Country hams are terrifying. They’re dessicated, mold-ridden and possessed of a barnyard funk that could conceivably cause a soul to rethink their entire relationship with the animal kingdom.
They should not – for country ham is an American national treasure that rivals the finest porcine offerings of Italy, Spain and any other of the world’s ham-curing cultures. Here is what to do if you find one.
It'll likely show up in a muslin sack with a logo of some sort on it. Wash that and keep it around; it's a conversation piece and you can strain fresh cheese through it and amuse your guests.
Take out the ham and discard any paper in which it is swaddled. It will, as aforementioned, be slightly appalling. Rectify that as best you can by running it under cold water and scrubbing any visible mold from it with a wire brush. You might consider purchasing a dedicated ham brush if you find you have the space for it. I don't know your life or your ham needs.
Locate an extremely large pot or clean plastic bucket and place your bathed ham within. Place this vessel somewhere it will not be knocked into by dogs, children or the clumsy and begin to ferry cold water to it in pitchers. If you are exceptionally strong, you can do this step before you identify your final ham locale, but then you'll be toting a large, heavy container of ham water across your home. Again, I don't know your life.
In either case, you'll need to cover the ham entirely in water and place a lid on it. Some people, such as the husband of the Virginia Slim-smoking gas station cashier who sold me my maiden ham several years back, like to use Coca-Cola instead of water. That's their business.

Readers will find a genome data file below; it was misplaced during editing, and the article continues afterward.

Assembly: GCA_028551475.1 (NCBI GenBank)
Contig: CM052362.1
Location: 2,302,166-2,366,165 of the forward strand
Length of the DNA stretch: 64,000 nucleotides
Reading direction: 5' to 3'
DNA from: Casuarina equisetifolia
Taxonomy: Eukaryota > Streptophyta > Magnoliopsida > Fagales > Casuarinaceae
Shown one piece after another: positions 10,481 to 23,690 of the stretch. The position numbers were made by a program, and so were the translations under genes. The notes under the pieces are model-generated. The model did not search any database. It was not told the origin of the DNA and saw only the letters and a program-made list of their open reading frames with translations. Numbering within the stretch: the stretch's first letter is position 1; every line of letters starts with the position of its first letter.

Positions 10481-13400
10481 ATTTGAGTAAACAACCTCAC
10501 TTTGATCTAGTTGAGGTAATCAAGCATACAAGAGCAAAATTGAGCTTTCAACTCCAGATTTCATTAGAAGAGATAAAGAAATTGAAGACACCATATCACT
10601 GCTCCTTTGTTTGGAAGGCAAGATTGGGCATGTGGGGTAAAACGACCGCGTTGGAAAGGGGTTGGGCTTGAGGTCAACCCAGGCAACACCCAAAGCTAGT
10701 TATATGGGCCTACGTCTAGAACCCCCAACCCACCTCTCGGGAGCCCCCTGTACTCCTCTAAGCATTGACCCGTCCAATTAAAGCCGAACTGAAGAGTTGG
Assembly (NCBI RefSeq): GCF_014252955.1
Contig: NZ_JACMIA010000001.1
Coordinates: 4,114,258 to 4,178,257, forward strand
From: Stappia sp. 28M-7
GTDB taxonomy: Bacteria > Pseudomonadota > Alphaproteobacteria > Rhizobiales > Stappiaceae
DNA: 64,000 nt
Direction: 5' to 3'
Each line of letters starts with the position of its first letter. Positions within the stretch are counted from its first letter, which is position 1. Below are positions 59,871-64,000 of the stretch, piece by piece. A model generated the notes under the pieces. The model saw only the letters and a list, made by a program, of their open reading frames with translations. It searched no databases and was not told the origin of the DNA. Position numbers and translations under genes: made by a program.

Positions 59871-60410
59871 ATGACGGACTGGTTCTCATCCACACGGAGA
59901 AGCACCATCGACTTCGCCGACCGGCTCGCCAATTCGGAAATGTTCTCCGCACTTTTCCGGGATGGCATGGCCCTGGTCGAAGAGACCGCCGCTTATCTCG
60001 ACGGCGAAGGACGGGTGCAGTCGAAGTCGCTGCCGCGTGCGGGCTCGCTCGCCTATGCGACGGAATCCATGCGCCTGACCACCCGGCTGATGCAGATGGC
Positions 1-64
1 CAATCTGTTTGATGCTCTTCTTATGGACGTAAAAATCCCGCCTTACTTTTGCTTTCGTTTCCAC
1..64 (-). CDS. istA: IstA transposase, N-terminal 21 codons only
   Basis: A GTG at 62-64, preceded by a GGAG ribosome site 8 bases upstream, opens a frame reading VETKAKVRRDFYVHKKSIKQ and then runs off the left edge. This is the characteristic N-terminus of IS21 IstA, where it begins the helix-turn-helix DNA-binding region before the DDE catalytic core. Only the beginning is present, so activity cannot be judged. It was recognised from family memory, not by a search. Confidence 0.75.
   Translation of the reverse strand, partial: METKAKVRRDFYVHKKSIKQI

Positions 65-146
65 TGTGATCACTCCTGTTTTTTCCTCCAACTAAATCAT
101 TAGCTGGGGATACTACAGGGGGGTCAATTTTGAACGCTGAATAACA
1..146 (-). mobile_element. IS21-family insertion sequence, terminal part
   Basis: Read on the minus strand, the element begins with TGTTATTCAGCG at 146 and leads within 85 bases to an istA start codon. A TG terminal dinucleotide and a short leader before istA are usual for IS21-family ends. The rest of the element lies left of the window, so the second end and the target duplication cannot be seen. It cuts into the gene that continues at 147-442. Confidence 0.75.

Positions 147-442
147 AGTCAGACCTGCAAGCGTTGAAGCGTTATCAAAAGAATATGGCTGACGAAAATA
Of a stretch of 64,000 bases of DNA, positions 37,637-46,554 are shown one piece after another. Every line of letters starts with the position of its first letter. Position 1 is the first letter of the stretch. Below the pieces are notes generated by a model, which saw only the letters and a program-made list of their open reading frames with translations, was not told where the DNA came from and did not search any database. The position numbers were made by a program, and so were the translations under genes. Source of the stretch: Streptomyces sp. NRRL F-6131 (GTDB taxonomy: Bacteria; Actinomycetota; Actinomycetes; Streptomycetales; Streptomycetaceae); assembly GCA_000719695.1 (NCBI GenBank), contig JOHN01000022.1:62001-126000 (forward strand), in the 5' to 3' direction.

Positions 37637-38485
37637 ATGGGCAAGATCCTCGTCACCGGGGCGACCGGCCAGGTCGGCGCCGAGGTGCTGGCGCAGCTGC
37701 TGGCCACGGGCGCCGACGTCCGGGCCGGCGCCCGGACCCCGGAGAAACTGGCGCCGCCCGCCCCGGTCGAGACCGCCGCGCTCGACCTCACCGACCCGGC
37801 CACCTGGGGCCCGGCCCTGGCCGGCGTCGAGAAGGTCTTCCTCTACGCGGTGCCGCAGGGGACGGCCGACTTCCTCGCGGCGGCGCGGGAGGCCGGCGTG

No matter your liquid of choice, bid adieu to your ham go about your life. After a full day has passed, get the water out of the pot by any means necessary, rinse your ham and go through the whole rigamarole once more.
A 48 hour soak is sufficient for some people, but I like to have full use of all my finger joints and the amount of residual salt (that's what you're doing, by the way, with the water - getting the salt out) is a tad too much for me and I go for 36.
Once the ham is sufficiently soaked, give it a final rinse and stick it in a large pot on the stove and boil it with some bay leaves, a couple of tablespoons of mustard seeds, three cups of cider vinegar and enough water to cover the ham - or at least the part below the bone. Bring that to a boil, then let it simmer for two hours. This is how The Lee Bros. do it, and you should trust them
Then turn off the heat, carefully remove the ham, and wait for it to cool a bit. This is for your own personal comfort. When you feel you are able to address the ham without pain, slice off the skin, but not the fat. The fat is the best part.
Score said fat in a cross-hatch fashion so as to form precious fat diamonds, and demarcate each with the thrust of a single clove. Then encrust the whole megillah with a thick layer of brown sugar - some mustard if you're feeling frisky - and bake the whole thing in a 375° oven in a pan with a roasting rack for about 45 minutes, an hour, or until the sugar has glazed up all heavenly-like.
Remove your ham and admire it for the American marvel that it is. Do that for at least twenty minutes before you carve it into thin slices and serve it to people who you deem worthy.
It would be sufficient on its own, but biscuits are a customary accompaniment, and pickled peaches as well. You will not have time to pickle peaches between now and Thanksgiving and you surely should not have truck with any that are on the market currently. Either invest in a time machine, befriend a grandmother with a stash of jars, or opt for peach preserves. It's okay, if not ideal. You'll know better for next time.
In closing: ham. For America.
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